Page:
Backs FAO’s call for healthy diets, and says human person, not money, must be center of attention
In an annual note to the director general of the Food and Agriculture Organisation (FAO) of the United Nations, to mark World Food Day, the pope noted that food is “ceasing to be a means of subsistence and turning into an avenue of personal destruction.”
So, he pointed out, while “820 million of the world’s people suffer from hunger” another “almost 700 million are overweight, victims of improper dietary habits.”
He lamented that these 700 million are not just among the rich, but also increasingly in poor countries, but that those who are overweight are often eating little, but poorly, with poor nutrition.
This reality calls for a conversion in our way of living and acting, and nutrition represents an important starting point.
Our lives depend on the fruits of creation (cf. Ps 65:10-14; 104:27-28); these cannot be reduced to mere objects to be recklessly handled and used. Nutritional disorders can only be combatted by the cultivation of lifestyles inspired by gratitude for the gifts we have received and the adoption of a spirit of temperance, moderation, abstinence, self-control and solidarity. These virtues, which have accompanied the history of humanity, summon us to a more simple and sober life, and unfailing concern for the needs of those around us.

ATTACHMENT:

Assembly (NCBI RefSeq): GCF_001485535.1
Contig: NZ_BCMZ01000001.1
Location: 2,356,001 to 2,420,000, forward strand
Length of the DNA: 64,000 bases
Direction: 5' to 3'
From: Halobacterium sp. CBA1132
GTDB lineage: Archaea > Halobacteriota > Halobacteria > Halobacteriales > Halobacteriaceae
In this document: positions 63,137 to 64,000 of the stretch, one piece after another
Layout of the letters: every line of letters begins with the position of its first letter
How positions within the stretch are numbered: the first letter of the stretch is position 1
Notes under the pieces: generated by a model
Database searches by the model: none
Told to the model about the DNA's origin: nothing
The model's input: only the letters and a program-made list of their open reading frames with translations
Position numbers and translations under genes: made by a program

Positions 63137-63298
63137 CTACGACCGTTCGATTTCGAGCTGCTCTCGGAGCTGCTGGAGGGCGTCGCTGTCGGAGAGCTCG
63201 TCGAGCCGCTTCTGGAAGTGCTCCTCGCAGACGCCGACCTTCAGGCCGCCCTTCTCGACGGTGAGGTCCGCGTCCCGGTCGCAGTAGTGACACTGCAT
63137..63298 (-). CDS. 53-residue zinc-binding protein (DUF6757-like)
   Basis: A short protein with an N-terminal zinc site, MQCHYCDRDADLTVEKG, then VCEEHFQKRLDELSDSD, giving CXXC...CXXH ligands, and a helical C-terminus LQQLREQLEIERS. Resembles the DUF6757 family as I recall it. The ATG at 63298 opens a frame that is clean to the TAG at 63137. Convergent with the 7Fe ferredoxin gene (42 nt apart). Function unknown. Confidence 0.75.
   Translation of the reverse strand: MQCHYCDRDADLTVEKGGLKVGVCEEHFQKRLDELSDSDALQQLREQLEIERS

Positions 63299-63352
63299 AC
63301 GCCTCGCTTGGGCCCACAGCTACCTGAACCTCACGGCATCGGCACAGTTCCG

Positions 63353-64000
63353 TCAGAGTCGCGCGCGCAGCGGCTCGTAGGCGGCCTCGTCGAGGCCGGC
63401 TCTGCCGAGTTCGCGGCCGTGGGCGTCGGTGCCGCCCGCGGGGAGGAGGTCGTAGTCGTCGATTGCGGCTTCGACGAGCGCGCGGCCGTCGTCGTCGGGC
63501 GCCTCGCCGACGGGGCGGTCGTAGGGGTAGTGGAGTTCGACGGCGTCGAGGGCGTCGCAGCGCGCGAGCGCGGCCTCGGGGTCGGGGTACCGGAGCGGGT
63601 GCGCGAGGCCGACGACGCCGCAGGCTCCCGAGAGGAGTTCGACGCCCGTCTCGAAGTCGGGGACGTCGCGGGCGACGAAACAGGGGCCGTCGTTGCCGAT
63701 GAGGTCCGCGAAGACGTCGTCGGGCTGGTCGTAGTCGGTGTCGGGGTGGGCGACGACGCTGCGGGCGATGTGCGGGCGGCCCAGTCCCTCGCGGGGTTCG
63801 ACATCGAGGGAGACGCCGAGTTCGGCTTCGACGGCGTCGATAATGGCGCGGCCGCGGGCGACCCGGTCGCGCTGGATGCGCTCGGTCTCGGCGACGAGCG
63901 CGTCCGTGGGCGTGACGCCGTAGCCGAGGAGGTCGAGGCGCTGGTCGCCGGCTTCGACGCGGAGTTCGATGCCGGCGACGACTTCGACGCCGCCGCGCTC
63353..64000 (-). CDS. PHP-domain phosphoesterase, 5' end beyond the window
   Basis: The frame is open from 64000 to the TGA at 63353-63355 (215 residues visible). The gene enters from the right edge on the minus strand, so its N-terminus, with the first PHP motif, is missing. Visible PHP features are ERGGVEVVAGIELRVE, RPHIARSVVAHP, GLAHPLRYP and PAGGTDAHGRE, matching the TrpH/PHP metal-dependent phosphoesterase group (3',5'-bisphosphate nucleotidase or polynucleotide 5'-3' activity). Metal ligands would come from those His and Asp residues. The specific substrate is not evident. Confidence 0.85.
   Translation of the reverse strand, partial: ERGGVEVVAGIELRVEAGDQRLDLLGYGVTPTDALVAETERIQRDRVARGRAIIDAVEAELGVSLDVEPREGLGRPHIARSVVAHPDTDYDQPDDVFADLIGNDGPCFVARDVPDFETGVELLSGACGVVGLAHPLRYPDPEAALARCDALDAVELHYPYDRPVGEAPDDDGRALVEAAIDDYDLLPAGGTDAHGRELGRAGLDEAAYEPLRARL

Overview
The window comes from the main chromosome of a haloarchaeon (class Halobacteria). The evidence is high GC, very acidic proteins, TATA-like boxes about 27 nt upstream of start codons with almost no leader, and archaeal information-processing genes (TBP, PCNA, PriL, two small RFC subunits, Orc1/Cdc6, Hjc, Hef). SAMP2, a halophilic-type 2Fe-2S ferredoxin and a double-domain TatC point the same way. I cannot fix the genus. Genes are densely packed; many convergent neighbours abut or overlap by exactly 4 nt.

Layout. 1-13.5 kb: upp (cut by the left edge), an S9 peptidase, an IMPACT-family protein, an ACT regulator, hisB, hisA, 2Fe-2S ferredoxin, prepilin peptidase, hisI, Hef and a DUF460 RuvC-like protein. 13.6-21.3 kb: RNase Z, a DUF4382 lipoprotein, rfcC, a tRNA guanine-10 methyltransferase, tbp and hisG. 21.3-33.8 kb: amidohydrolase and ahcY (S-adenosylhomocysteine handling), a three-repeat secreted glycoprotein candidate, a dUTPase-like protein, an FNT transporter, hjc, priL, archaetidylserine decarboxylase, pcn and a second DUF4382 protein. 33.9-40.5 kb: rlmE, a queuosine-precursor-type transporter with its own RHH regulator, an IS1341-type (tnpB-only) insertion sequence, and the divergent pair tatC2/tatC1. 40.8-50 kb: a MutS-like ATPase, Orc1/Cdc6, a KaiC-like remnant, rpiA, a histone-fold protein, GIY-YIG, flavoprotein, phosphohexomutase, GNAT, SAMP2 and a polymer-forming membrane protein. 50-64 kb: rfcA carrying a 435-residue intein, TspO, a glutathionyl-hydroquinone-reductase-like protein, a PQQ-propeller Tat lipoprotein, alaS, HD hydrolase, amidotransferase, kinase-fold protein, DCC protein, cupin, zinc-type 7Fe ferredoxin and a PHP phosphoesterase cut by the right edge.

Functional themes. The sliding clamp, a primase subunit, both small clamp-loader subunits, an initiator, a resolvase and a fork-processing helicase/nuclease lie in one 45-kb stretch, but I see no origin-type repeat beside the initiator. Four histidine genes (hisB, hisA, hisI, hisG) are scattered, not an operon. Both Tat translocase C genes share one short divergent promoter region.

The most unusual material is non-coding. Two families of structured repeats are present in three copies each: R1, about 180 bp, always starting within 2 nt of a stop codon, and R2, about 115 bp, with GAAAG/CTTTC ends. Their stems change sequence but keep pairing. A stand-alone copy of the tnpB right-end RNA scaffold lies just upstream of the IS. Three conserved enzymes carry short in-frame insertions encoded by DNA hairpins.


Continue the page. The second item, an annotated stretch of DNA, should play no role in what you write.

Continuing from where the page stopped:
The pope praised the FAO’s attention on rural families and family farming, noting that especially women and mothers, and families, enable us to “learn how to enjoy the fruits of the earth without abusing it.”
Referring to the theme of this year, “Our actions are our future: Healthy diets for a #ZeroHunger World,” he said he hoped this would “remind us that many continue to eat in an unhealthy way.”
It is a cruel, unjust and paradoxical reality that, today, there is food for everyone and yet not everyone has access to it, and that in some areas of the world food is wasted, discarded and consumed in excess, or destined for other purposes than nutrition.
Francis emphasized that the human person, not profit, has to be placed at the center of attention, so that food is given its due importance.
And, he stressed, “We must come to realize that what we are accumulating and wasting is the bread of the poor.”
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